Learning never stops. You can never know too much of something. You start with the theory, then get directions from an instructor, and the rest is up to you to practice, observe others, ask questions and get feedback. It’s a repetitive pattern. Studies related to the learning process show a lot of patterns and models of learning. The 70:20:10 learning model is one of the most valued.
According to this model, 70% of learning at work comes from challenging assignments and on-the-job experiences; 20% comes from interacting with others (coaching, feedback, social learning); and the rest of 10% is obtained through formal learning (courses, seminars, reading).
This has proved to be quite a successful workplace learning model for many companies over the years. It can be applied just as well for intellectual work departments (design, marketing, etc.) as it does for hard work sectors (production, machine operating, etc.).
But before deciding to implement this learning model for your organization, you need to observe and analyze a few markers. This model may not suite everyone.
How are your employees learning?
Do they have to learn on a daily basis? Does your company belong to an industry branch that changes every month, or is it a less dynamic one and only updates every few years?
If they need to learn a lot of technical stuff and operate very sophisticated machinery, that requires calibration and special care. They need more formal training than the 70:20:10 implies. In this case the pervasive learning model might be a better choice. The formal, informal and social learning ratios are more balanced in this model.
What kind of employees does the 70:20:10 model work for?
If your company’s staff is 90% millennials, count your blessings. They are hardwired by default to work by the 70:20:10 model. Millennials are by far the biggest fans of learning by doing. Being involved in ten different projects at the same time is seen as an opportunity for them to get out of the comfort zone and explore new realms of knowledge. Just get them a good LMS and let the learning begin.
The reality is that there are only a few companies like this. The staff is usually more mixed. Many employees have a different view on where and how formal learning should take place: a classroom, pens and papers, an instructor in the flesh instead of some online course in a management system that can be taken during commute. Not to mention social collaboration tools that don’t sit too well with some of them. So before deciding the ratio of informal and collaborative learning, do a thorough check on who your learners are.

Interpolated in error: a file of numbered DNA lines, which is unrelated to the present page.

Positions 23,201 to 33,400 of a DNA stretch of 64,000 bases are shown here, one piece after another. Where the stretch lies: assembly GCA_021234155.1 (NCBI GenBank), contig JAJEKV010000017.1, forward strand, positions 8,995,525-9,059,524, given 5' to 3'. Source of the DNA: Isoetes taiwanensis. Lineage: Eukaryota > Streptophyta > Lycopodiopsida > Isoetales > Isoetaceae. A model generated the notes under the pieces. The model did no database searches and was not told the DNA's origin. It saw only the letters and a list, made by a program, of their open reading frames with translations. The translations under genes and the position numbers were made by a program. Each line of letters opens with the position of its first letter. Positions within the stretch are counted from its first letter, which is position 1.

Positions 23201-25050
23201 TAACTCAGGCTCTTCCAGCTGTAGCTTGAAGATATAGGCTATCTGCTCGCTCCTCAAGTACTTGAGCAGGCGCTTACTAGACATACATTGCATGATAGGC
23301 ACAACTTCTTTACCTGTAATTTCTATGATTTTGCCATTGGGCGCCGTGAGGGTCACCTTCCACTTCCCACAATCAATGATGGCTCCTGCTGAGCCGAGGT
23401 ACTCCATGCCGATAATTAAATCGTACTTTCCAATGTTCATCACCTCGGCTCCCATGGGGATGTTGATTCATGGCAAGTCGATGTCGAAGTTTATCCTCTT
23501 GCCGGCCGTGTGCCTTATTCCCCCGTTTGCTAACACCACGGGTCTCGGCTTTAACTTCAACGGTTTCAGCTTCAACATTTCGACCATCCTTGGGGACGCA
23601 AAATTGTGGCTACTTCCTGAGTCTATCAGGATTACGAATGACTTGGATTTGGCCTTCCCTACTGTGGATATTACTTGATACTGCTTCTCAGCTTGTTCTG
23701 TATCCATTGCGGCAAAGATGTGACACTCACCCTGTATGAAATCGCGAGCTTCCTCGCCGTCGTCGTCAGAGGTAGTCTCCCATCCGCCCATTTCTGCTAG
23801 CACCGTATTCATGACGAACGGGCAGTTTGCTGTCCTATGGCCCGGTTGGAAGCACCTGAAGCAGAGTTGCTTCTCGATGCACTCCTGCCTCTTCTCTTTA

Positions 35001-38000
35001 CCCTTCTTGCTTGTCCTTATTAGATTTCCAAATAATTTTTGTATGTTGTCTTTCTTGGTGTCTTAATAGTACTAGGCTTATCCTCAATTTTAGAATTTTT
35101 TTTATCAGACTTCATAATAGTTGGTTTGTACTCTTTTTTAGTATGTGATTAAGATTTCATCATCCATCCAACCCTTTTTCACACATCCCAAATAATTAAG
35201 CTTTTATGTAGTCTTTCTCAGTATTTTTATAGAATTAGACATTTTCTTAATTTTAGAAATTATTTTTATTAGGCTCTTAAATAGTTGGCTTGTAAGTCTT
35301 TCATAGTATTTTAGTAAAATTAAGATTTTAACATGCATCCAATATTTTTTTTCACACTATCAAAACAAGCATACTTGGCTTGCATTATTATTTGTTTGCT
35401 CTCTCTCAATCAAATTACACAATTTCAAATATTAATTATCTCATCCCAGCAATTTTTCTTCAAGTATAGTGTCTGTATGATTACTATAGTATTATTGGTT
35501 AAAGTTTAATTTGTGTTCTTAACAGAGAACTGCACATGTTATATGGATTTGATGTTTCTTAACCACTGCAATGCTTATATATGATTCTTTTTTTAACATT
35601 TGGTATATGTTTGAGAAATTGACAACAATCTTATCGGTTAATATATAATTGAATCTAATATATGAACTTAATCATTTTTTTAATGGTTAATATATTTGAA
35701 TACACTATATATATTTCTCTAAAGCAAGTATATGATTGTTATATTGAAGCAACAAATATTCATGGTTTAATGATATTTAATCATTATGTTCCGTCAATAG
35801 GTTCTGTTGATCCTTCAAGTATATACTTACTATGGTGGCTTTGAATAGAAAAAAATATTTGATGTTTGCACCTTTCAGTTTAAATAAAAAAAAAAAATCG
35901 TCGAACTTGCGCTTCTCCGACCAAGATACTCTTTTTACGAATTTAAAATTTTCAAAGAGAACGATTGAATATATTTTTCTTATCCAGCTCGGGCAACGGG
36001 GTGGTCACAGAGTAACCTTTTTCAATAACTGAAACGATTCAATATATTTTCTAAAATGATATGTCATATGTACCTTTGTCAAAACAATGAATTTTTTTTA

How will the L&D department implement this?
If you work in a learning and development department you know that you can’t just decide overnight to switch to a 10% formal learning. Most of the L&D department’s time, effort, and budget (around 80%) is devoted to enabling traditional training and only around 10% to enabling social learning, and another 10% to workplace learning. That is quite a change that needs careful planning. It might not be easy but it’s not impossible.
The L&D team needs to get used to new tools and get acquainted with the means of e-learning and collaborative learning. The resources area within the company LMS should allow you to upload a lot of formal and less formal documents, videos, tutorials and share them among your learners.
It is advised to start implementing in one department the 70:20:10 learning model and oversee the process carefully. It’s a lot easier to adjust it for a small number of people. Only when things get moving and the model starts showing the expected results, it’s time to extend it to the whole company.
How much should the management team be involved?
When implementing a learning model such as this one you need all the support from the management team. The L&D department cannot do it alone. Managers need to be present, to set a good example, to guide their employees.
The 70% of learning comes from challenging assignments and job experience. It’s up to the managers to challenge their teams the right way, so that employees can grow in knowledge and value.
Can we keep up with these numbers?
70:20:10 is a learning model, not a recipe. It’s perfectly all right if your 20 looks more like a 27. It’s actually better if you adjust those numbers according to your specific learners, the learning environment and the industry trends. For some companies 50:30:20 might get better results. These custom numbers doesn’t mean they failed to implement the 70:20:10, it means they did their homework right and found the model that meets their needs better.
The 70:20:10 model for learning is meant to improve team and individual performance and make learning with the use of technology a successful story.
A good learning model customized to the company’s needs it’s a must have. Is the 70:20:10 model the right one for your organization? Try it out small and see how it goes first.